No one wants to earn the wrath of Prince, lest he rain down purple vengeance upon you, so Weird Al Yankovic is steadfast about getting permission from the artists he parodies, even though he could legally tell them to suck rocks. That means most of them love his jabs at them -- sometimes a little too much -- but sometimes, wires (or shall we say dreads) get crossed.

Chamillionaire

Chamillionaire

(Brian Solis/Wikimedia Commons)

Chamillionaire loved “White and Nerdy” so much that he posted the video to his own MySpace, which was like putting something up on the walls of your home back then. “"He's actually rapping pretty good on it,” he gushed to MTV. “He's spittin' just like Krayzie Bone on the second verse.”

Paul McCartney

Paul McCartney

(Cecioka/Wikimedia Commons)

McCartney had no problem with Yankovic parodying “Live and Let Die,” but he’s famously the most vegetarian, so he didn’t want it to be called “Chicken Pot Pie.” Yankovic ended up scrapping the whole thing because “Tofu Pot Pie” just doesn’t have the same ring to it, and besides, “the chorus of my song ‘Bawk-bawk-bawk-bawk’ and tofu doesn’t make any noise.”

Mark Knopfler

Determined to work the Beverly Hillbillies into something, Yankovic instead asked the Dire Straits to use their song “Money For Nothing.” Frontman Mark Knopfler, taking advantage of the opportunity to jam with a legend, granted permission only on the condition that he was allowed to play lead guitar on the track.

When Yankovic played “Gump” for the Presidents of the United States of America, it was the first time he got to see a musician’s reaction to his work firsthand, and fortunately, they loved it. In fact, they often sing his words when they play “Lump” live.

Michael Jackson

Michael Jackson

(Constru-centro/Wikimedia Commons)

Yankovic’s parodies of Michael Jackson are among his most popular, including with Jackson, who became such good friends with Yankovic that he invited him to appear in a music video. There was one song he couldn’t hang with, though: “Black or White,” which Jackson said was too important of a song and “actually wound up doing me a big favor,” according to Yankovic, “because, frankly, my wanting to do Michael Jackson a third time was a pure act of desperation.”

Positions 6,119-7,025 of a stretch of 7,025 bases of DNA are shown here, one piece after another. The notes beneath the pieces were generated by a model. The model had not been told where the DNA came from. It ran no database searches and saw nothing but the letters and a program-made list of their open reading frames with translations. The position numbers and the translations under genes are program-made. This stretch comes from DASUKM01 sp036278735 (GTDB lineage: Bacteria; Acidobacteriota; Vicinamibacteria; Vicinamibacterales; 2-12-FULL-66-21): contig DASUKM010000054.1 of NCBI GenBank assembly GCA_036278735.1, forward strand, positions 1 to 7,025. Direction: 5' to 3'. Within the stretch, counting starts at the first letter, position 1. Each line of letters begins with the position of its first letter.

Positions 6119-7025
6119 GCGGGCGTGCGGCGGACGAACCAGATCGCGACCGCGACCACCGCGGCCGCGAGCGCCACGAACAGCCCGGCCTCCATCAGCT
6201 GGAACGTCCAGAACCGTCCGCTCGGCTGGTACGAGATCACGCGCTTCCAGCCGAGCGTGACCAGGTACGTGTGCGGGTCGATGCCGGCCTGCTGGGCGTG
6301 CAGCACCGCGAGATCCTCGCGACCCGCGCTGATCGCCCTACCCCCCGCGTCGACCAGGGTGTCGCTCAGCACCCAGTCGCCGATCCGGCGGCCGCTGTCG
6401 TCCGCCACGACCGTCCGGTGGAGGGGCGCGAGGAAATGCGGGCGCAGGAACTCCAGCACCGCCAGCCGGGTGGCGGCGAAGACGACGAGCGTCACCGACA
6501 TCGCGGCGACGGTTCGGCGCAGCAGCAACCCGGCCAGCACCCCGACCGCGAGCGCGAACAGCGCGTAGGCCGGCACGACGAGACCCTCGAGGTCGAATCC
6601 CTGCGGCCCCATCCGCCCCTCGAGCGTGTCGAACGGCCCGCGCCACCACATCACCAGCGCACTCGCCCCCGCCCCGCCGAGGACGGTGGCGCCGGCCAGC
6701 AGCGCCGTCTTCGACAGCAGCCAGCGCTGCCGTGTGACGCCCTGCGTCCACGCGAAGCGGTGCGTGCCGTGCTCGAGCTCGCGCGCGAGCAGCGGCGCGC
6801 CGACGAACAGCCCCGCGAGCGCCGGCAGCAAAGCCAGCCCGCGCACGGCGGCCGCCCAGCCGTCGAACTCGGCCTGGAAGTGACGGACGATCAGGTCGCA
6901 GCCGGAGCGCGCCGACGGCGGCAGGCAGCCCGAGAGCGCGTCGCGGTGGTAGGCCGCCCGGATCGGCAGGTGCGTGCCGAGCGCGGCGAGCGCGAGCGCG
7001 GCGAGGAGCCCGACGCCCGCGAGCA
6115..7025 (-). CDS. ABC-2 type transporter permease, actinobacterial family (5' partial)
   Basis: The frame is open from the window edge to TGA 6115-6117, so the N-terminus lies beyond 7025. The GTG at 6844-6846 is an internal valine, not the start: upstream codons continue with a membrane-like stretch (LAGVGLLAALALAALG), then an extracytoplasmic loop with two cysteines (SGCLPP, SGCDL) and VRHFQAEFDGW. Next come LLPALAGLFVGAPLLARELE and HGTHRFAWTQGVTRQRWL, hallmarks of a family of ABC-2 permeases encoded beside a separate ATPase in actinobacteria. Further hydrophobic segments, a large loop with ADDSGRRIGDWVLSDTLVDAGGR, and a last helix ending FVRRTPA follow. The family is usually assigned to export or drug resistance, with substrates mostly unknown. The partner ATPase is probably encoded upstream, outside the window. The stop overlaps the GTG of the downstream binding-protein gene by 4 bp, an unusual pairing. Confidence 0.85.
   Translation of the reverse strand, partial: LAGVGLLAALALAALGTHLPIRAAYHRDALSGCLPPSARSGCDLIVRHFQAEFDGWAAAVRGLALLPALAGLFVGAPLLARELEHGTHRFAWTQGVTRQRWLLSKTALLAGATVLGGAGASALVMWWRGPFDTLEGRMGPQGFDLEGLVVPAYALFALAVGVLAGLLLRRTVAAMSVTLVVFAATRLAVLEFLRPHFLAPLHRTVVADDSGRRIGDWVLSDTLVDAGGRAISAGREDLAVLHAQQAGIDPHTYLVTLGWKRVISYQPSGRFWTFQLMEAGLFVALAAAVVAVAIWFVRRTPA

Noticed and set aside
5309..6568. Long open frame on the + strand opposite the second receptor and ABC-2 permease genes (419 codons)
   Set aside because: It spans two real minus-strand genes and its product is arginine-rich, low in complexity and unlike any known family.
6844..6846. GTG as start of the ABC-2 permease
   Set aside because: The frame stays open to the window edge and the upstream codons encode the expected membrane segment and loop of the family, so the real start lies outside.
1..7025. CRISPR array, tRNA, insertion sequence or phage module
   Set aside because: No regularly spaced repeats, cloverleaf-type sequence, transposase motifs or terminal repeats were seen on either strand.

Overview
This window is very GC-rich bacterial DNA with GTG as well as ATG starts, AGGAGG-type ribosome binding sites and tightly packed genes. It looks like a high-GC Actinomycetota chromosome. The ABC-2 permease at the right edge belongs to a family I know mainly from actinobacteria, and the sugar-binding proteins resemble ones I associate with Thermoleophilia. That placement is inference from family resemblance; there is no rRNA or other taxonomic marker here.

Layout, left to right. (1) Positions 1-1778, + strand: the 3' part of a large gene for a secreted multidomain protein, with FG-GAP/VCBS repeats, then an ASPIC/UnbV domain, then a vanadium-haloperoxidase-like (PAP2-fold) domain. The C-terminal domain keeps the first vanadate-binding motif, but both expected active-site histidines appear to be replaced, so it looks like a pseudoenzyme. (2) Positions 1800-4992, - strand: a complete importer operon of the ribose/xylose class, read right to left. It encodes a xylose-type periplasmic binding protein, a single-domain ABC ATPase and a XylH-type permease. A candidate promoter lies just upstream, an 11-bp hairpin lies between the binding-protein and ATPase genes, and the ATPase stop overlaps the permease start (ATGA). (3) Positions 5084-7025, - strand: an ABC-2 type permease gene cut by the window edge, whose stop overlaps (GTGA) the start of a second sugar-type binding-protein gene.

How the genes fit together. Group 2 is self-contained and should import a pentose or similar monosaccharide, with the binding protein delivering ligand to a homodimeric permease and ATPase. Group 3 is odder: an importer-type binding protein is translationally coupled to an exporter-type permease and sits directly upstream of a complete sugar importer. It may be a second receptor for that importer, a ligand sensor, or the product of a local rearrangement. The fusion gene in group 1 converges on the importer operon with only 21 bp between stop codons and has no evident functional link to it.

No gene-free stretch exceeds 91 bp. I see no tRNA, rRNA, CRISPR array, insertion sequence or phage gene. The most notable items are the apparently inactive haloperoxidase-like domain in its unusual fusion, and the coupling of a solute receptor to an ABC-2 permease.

Nirvana

Instead, Yankovic had a stroke of luck after asking a friend and cast member of Saturday Night Live to put Nirvana on the phone if they were ever on the show -- and then she did. Kurt Cobain just had one question: “Is it going to be a song about food?” Yankovic assured him, “no, it’s going to be a song about how nobody can understand your lyrics,” and he replied, “Oh, sure, of course, that’s funny.” It was later revealed that Cobain had called Yankovic “America’s modern pop-rock genious” in his journals.

Don McLean

Don McLean

(Lisa O'Connor/Wikimedia Commons)

McLean liked Yankovic’s Star Wars parody of “American Pie,” but his kids liked it even more. He told Yankovic that they played it so much around the house that he sometimes couldn’t keep his own lyrics straight when he performed. He also mentioned that he’d denied Coolio permission to sample the song, which Yankovic thought was “great, another reason for him to hate me.” (We’ll get to that.)